On to Glascotte Locks. Not to be outdone by Andrew Denny, I too got a guided tour of the fascinating history behind the lock cottage and even managed to get more than just a foot of the owner who is proudly holding his latest brick collection addition; I am proud to say, it's a London brick! I must apologies to Lesley who was very confused about this 'Mary Celeste' floating in the lock when I eventually emerged from the lock cottage - sorry for holding you up!

Anyway, I pushed on finally mooring at 7.00pm at Atherstone ready to tackle the flight tomorrow - I may even be home tomorrow!

Tuesday, August 11, 2009

A stunning day!

Now my posts of late haven't often had a title like that!
The weather today has been stunning. Blue sky, puffy little white clouds, a gentle breeze, hot sun and cruising through some of the most gorgeous countryside there is - the Trent & Mersey between Stone and Great Haywood.
Passed the boat of Terry and Monica Darlington of 'Narrow dog to Carcassonne' fame whilst travelling through Stone;

....but far more interesting and exciting was seeing Jo and Keith from NB Hadar and having a long chat with them as I worked through the top lock in Stone - or rather they very kindly worked me through the lock. I only just about managed to grab this shot of NB Hadar unusually appearing very shy!

And on towards Great Haywood, giving Richard Fairhurst; editor of Waterways World Magazine, a cheery wave as we passed each other going in opposite directions.

As I passed through Great Haywood, I saw this glorious sight parked up alongside the canal.

I think Toad of Toad Hall got it right! I could do that you know - there is something magnificently elegant about these living waggons!

Finally mooring approximately 3 boats below my friends with the garden shed, (they seem to have found the throttle now,) at Shugborough. A beautiful spot.

Listening to the Buzzards screaching as the sun streams through the open side hatch.

Tomorrow on through Rugeley towards Armitage and then Fradley.

Monday, August 10, 2009

Crew lost!

Set off this morning after a full fried breakfast and headed towards the end of the Macclesfield. En route, it was a pleasure as always to meet the crews of NB Caxton:
Eventually we arrived at Harecastle Tunnel as boat number 5. The BW tunnel keeper promptly instructed us to double breast up with NB Page - NB Page turned out to be our new 'friends' from yesterday!! How ironic. Anyway we made polite conversation and they reciprocated which broke the ice and determined an uncommunicated truce. We also discovered that they moor in Rugby and work in the town moving their boat every 14 days around the area - Ummmm! I wonder if the girls also attend one of the local secondary schools - I know almost all the deputies and heads of them!!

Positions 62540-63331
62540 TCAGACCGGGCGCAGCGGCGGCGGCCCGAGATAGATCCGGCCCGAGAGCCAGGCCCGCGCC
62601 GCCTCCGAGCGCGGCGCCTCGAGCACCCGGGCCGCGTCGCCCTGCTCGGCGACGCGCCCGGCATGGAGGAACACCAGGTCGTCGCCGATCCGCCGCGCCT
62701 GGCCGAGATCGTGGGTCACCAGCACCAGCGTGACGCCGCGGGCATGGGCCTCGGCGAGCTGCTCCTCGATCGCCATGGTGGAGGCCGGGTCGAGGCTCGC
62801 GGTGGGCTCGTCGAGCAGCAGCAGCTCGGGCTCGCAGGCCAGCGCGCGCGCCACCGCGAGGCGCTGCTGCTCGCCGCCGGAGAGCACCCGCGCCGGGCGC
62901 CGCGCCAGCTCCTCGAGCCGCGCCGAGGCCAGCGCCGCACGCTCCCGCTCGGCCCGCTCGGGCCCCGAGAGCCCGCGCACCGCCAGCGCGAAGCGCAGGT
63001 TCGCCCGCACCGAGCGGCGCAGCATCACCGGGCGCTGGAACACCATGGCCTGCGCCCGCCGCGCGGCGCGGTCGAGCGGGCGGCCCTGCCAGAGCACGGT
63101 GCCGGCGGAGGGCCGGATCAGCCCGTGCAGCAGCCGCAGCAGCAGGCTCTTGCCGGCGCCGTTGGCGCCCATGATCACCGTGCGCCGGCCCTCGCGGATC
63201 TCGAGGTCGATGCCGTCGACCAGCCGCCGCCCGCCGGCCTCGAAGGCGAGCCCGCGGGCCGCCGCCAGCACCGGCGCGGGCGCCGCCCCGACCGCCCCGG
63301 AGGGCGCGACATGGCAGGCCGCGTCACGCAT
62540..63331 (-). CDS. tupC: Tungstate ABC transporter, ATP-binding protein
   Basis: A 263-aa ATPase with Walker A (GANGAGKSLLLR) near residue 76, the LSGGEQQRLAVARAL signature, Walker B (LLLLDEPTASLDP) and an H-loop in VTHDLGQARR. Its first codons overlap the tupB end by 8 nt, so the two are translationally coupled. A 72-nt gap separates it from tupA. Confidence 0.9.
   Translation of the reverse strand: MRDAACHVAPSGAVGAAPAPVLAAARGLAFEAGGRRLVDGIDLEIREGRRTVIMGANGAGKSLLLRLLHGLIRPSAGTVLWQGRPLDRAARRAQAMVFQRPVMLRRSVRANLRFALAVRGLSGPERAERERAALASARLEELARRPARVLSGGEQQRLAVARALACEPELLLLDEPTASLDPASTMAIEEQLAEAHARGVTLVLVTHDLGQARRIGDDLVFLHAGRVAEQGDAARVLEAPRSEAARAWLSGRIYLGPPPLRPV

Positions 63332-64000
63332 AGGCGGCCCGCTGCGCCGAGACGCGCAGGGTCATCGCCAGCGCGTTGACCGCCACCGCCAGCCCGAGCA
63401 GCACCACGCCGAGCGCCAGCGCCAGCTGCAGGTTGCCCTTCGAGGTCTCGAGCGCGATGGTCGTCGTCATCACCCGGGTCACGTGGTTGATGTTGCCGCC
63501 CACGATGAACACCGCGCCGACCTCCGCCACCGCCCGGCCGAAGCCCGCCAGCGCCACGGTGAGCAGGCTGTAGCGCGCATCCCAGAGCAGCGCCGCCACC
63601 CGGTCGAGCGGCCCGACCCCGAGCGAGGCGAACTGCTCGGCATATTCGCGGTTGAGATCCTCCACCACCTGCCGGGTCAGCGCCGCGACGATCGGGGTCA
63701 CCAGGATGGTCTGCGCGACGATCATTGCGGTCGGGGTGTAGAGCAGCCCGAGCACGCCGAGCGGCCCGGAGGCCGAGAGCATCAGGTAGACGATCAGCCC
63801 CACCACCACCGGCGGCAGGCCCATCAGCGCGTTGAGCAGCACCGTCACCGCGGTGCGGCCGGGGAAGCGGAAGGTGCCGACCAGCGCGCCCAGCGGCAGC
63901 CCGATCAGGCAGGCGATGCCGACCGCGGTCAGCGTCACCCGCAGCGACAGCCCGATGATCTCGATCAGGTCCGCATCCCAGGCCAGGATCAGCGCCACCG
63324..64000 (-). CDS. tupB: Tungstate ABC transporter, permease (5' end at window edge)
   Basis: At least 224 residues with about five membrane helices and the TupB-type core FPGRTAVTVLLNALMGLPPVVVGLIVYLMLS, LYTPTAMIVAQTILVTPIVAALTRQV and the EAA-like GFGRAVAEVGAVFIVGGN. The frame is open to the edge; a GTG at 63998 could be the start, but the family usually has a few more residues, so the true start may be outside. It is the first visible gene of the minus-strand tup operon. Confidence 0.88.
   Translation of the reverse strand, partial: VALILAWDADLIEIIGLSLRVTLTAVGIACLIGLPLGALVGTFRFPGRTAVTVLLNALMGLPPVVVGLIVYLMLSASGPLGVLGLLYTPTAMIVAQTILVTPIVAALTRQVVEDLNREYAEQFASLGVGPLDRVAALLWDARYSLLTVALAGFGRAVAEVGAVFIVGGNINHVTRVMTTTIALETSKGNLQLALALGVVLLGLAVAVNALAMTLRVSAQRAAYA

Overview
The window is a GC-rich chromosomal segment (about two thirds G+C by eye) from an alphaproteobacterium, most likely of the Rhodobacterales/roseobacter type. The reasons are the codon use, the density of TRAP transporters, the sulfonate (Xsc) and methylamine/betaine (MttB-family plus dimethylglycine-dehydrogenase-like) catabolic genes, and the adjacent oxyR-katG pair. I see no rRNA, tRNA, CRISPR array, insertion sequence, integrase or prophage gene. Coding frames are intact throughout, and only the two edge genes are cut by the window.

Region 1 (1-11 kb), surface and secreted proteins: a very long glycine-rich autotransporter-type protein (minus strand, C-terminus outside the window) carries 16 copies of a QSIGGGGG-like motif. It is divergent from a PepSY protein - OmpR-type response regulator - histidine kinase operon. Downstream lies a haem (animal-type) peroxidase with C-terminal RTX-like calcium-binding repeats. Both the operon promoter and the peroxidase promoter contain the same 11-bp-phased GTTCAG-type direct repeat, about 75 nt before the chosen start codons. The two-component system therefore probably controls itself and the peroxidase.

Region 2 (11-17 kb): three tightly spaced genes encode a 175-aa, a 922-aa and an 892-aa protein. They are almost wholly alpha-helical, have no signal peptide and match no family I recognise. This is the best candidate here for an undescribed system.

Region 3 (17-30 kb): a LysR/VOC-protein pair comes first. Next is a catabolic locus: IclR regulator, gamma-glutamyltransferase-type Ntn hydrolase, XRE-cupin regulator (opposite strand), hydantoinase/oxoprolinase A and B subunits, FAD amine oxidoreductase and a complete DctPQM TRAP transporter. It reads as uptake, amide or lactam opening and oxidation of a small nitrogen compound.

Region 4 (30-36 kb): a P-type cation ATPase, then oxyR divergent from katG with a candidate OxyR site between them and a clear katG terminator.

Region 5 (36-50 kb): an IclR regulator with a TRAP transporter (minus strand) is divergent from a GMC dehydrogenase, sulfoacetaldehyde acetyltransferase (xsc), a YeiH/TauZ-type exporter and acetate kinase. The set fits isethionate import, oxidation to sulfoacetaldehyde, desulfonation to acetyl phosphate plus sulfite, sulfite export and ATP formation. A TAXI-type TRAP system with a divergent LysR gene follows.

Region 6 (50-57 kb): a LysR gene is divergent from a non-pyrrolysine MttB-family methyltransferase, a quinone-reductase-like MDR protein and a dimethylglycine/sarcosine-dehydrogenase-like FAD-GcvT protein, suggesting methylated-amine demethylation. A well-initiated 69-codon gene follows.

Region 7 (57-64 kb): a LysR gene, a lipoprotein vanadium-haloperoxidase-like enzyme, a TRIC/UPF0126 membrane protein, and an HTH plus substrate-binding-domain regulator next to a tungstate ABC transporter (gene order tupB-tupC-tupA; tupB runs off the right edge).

The passage was navigated without incident and the inside of Harecastle seemed positively cavenous after Standedge!
The arrival of Khayamanzi at Westport Lakes meant that my father 'jumped ship' but his friend Clive who had ferried my father's car up, (following?) came on board and helped crew me through Stoke to my fianl mooring hre at Barlaston just above the Plume of Feathers. Clive has now left me and I'm back to the rest of the trip on my own.

Sunday, August 09, 2009

Oh boy! What a day!!

Firstly the weather was fabulous! The sun shone all day and got positively hot at times. The scenery was incredible as we wound our way between rolling hills and quint villages like this
....and that's when things started to go wrong! Just as we were waiting to pull out the mooring pins a string of boats rounded the corner. Not wishing to be rude, I waited for them to pass, and waited, and waited, and waited. Eventually they passed us and I made cheery conversation about the weather through gritted teeth as it was clear that not only were they going excruciatingly slowly, they were bridge hoppers on the move with the 2nd boat even towing it's garden shed!
The continued on tick-over with me having to pull into reverse at every bridge as the steerer performed a lively 'back deck dance' attempting to see over his array of logs and flowers all over the roof. After a couple of hours of this, my father went off down the towpath and politely asked if we might pass at some point when convenient. "Wot, aint we going fast enough for yer?" came the Neanderthal reply. My father commented that it was a little slow for us and that we wanted to get through the Bosley lock flight today, (we were over 5 miles from the flight at this point!) "So do we" he replied and turned away from my father and ignored him. I picked my father back up and we continued following his 'shed' that was swaying back and forth across the cut. Here they are just in case anyone has the misfortune to ever meet them.
And by the way - both boats were travelling in convoy at the same speed with frequent yells between the millions of teenage kids that clambered over each boat.